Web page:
John Jay Causes and Contexts study: Second thoughts
Having spent some more time with the John Jay report and slogging through media coverage (check out Meghan Murphy-Gill's reflections on the same), I'm still having trouble getting my head around the claim that the culture of the 1970s somehow accounted for a spike in sexual assaults by Roman Catholic priests on children. Why would increasing rates of divorce, drug use, and crime provoke a priest to sexually assault a child? Things that make me wonder:
1. The "spike": The data clearly shows a pattern of incidents of abuse, growing through the 1960s and spiking in the late 70s, then declining sharply. An important consideration is that most allegations of abuse (more than two thirds) were reported after 1993.
And there's the rub: It can take decades for a victim to feel confident enough to report abuse. So, if victims start reporting en masse in 1993 (big spike in 2002 when Boston broke), subtract 20 years and you are in the 1970s. So it doesn't surprise me that there should be a lot of cases dating to the 1970s.
In other words, I think the further back in time we go, the less confident we can be that the data is telling the whole story of abuse. I'd be willing to bet there are a lot of pre-1970 cases that were never reported and will never be known. What I think is more reliable is the precipitous drop after 1980; by then society as a whole and the church had become more aware of the issue, and seminary formation especially began to emphasize human development.
2. "Pedophile priests": Commentators have made a lot of the fact that the John Jay folks made their cut-off for pedophilia at 10 instead of 13, and so argued that "pedophile priests" was a misnomer. If they had chosen a different age, a great many more events of abuse could have been described as pedophilia.
But I don't think we need to think too hard to figure out why so many victims were boys between the ages of 11 and 14: Those are prime ages for serving during Mass, when priests would have had more private access to boys--both in liturgy and outside of it--during which time they could engage in grooming behavior. I'm not convinced there were a great many compulsive pedophiles among abusers. In fact, about 3.5 percent fo abusers (150 priests or so) accounted for about 25 percent of the assaults. Those are the serial abusers.
3. Homosexuality: The study goes to some lengths to point out that men whose adult sexual orientation was homosexual were no more likely to abuse than heterosexuals; indeed when seminarians self-identifying as gay, beginning in the 1970s, correlates with a drop in incidents of abuse. In other words, the gender of the victim does not correlate with the sexual identity of the abuser. I don't think this is a shock to people who study sexual abuse of children. The attraction is the child, not the child's gender, and the key is unsupervised access. With few girls serving before the 1980s, I'm not surprised that most fo the victims were boys.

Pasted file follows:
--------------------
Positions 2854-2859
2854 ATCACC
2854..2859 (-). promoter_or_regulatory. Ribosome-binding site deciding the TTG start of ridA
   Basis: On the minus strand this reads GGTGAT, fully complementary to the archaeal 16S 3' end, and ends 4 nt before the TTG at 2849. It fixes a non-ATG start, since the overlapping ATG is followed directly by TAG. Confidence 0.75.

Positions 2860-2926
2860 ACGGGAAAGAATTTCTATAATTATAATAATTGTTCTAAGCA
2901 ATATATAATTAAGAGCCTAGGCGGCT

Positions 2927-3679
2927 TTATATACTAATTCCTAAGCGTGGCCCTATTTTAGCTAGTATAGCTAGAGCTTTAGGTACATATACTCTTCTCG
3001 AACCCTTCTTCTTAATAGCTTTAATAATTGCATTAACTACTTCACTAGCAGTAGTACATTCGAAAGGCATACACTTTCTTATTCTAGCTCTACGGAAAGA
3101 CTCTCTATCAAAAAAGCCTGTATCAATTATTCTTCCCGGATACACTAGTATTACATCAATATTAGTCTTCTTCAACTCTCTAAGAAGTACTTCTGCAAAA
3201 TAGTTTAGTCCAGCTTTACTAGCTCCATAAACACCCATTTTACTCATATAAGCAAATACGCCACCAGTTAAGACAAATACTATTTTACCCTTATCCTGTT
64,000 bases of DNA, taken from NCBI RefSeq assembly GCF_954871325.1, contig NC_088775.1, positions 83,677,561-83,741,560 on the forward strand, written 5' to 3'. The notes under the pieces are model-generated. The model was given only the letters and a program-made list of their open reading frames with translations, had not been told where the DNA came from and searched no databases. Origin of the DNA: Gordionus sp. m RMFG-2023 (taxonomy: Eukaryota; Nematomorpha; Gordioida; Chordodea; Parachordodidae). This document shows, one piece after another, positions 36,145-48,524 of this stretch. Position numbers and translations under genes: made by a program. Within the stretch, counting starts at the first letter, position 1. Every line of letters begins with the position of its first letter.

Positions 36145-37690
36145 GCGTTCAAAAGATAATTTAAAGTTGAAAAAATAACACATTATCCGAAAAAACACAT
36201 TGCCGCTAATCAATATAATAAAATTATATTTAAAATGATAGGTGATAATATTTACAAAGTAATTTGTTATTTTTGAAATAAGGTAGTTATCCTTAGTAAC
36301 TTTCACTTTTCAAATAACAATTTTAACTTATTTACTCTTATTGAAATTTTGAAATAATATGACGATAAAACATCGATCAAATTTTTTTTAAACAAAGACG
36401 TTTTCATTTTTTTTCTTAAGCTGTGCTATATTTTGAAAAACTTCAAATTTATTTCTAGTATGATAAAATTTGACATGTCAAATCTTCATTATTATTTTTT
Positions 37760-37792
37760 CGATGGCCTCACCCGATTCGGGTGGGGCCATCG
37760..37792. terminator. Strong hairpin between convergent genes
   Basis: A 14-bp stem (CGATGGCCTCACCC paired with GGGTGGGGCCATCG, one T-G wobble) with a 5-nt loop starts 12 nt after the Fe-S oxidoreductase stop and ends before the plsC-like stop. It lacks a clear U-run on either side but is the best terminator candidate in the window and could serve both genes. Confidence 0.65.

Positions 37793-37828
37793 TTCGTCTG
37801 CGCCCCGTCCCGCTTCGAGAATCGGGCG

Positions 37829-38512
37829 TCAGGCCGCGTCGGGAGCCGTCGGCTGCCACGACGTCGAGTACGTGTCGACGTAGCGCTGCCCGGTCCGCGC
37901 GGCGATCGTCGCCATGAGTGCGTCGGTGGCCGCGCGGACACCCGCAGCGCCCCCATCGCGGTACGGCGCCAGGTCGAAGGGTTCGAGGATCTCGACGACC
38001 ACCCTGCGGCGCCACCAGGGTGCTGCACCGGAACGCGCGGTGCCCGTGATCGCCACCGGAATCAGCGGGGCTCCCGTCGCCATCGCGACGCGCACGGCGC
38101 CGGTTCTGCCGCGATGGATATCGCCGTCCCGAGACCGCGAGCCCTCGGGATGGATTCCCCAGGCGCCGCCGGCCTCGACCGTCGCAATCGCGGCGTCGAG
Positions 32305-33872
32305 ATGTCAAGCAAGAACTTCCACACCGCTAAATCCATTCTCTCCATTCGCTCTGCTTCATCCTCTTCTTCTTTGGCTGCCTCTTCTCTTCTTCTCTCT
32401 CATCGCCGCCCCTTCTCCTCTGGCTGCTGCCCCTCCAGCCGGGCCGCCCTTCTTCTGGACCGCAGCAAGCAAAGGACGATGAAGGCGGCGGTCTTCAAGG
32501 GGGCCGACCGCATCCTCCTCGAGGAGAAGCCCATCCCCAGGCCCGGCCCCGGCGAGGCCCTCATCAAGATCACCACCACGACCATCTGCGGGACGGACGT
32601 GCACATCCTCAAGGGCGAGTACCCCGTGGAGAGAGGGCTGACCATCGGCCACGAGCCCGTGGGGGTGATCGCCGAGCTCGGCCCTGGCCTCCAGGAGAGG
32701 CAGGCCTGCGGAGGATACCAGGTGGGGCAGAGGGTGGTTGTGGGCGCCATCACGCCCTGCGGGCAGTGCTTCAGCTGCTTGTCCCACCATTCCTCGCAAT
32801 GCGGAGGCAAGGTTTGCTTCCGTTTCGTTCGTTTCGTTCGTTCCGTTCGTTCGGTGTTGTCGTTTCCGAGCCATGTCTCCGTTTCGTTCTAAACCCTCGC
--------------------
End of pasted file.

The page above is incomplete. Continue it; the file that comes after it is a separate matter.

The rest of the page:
Another bit of data to consider is that 70 percent of abusers were ordained before 1970, and so were formed in the "old system": Many entered seminary as pre-adolescents (freshmen in high school) and never left until they were ordained at 26. I think it entirely possible that this small subgroup (the abusers) never really matured sexually, and so got "stuck" at the age they entered that all-male environment. They never made an adult sexual adjustment, and when they found themselves lonely, emotional adolescents they were, they sought an "emotional peer"--a preadolescent boy--even though they were in their 30s.
That theory is worth about as much as the pixels that make it show up on screen, but I think it represents one insufficiently explored path. When I went to college seminary as a sophomore, several friends were from one of the few remaining residential high school seminaries, where, it turned out, there was a definite pattern of abuse and also a certain amount of discomfort and immaturity regarding sexuality. I wonder how often that pattern was repeated, and if it correlates at all with the experience of those men ordained before 1970 (or even later) who became abusers.
Despite anyone's desire--the media or the bishops or the researchers--to focus on the sexual revolution, it's obvious that the findings are much more complex and raise even more questions worth exploring.